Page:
Delegates at an African Union pre-summit meeting on women's issues say they are encouraged by signs of progress on gender equality. But progress has been slow.
Agriculture and food security is the theme of the A.U. summit beginning July 1 in Libya. So it seemed fitting that the keynote speaker at the two-day pre-summit on women be A.U. Agriculture Commissioner Rhoda Peace Tumusiime.
Tumusiime paid tribute to the long suffering African women who historically have been at the bottom of the continent's pecking order. "The women have always been there and they starve in order to feed their husbands. They starve in order to feed their children, and they starve in order to look after the sick, to look out for the HIV people in the hospitals. Without women, I don't think, we would be anywhere," Tumusiime said.
Tumusiime said that after decades of development initiatives aimed at improving the lot of African women, it is time to examine why so little has been achieved. "We need to look at approaches that have been used in the past in trying to improve the status of rural women, build on what has worked and change strategies that have not worked."
But delegates at this pre-summit say all of the work and the millions of dollars spent on gender programs have not gone to waste.
Geebile Ndlove, an HIV-positive woman from Swaziland, admits that equality, in her words, is "still not a word we can spell." But she is encouraged by the number of women, especially young women, moving into positions of leadership and influence.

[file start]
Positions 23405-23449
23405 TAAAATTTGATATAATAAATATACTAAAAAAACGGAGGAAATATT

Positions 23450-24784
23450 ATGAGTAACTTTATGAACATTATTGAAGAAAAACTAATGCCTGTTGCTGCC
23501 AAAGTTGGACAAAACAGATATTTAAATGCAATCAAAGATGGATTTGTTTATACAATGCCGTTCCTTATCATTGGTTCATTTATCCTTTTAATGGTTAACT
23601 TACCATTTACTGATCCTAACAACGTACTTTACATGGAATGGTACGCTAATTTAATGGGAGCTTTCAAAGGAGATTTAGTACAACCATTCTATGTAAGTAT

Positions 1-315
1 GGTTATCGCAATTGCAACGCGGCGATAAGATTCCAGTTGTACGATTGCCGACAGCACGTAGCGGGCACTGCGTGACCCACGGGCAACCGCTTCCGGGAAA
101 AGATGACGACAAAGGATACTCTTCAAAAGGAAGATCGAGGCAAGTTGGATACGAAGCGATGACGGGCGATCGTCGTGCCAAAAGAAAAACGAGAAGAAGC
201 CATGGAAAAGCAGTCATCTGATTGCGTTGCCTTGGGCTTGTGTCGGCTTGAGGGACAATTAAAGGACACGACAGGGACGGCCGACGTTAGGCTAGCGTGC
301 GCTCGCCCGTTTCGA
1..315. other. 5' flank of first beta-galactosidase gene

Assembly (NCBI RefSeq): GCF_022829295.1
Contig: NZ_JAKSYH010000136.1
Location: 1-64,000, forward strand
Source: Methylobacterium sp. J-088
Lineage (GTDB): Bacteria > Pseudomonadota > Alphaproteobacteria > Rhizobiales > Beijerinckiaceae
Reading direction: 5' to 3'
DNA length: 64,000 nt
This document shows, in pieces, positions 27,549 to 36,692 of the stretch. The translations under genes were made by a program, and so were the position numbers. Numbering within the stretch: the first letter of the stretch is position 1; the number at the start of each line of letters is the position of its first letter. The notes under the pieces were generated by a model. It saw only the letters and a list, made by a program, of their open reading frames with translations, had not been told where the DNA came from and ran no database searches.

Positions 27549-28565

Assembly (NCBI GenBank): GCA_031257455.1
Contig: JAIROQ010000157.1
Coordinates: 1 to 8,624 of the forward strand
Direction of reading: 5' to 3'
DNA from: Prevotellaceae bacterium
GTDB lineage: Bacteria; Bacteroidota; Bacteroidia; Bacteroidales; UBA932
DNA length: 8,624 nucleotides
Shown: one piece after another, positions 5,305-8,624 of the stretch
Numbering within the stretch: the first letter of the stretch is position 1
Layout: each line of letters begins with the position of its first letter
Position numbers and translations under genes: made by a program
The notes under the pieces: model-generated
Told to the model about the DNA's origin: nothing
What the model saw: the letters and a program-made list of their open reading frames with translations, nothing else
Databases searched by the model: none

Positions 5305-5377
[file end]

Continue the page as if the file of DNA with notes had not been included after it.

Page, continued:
"The good work that happens at [the] community level, it is women on the lead. And then, of course, in some southern African countries, there are more and more women getting into political positions like parliament. I can't say that much for Swaziland, but it's improved from what it was five years ago," she said.
Luisa Ono Ellchomun of Nigeria says she has seen in recent years a lot of awareness and new laws to protect women's rights.
"In Lagos state where I live, there's this law on domestic violence to protect the rights of women in marriages. Prior to this time, there has not been any law on that when a woman is battered she goes to the police she will not get redress because we only have a law on assaults. And no woman wants to send her husband to jail, so it's like the flood gates are open now for every woman. You can go to the police, you can go to the courts, you get a restraining order restraining the abuser. And if he breaks the restraining order, he can go to jail," she said.
Malawi's delegate Helen Chasowa says women in her country have 50 percent representation in most government bodies, including the vice-presidency. "For the past elections we had, we made sure we must have at least 50-50 in parliament -- in all leading organizations. So we are coming up, we have achieved something," she said.
Like other delegates, Chasowa admitted that the steps taken so far are small. She says that amid all the disturbing news coming from Africa, these bits of good news are encouraging, but not cause for celebration.
As one African Union official said, "Yes, you can find progress on equality for women, but you might have to look [for it] with a microscope."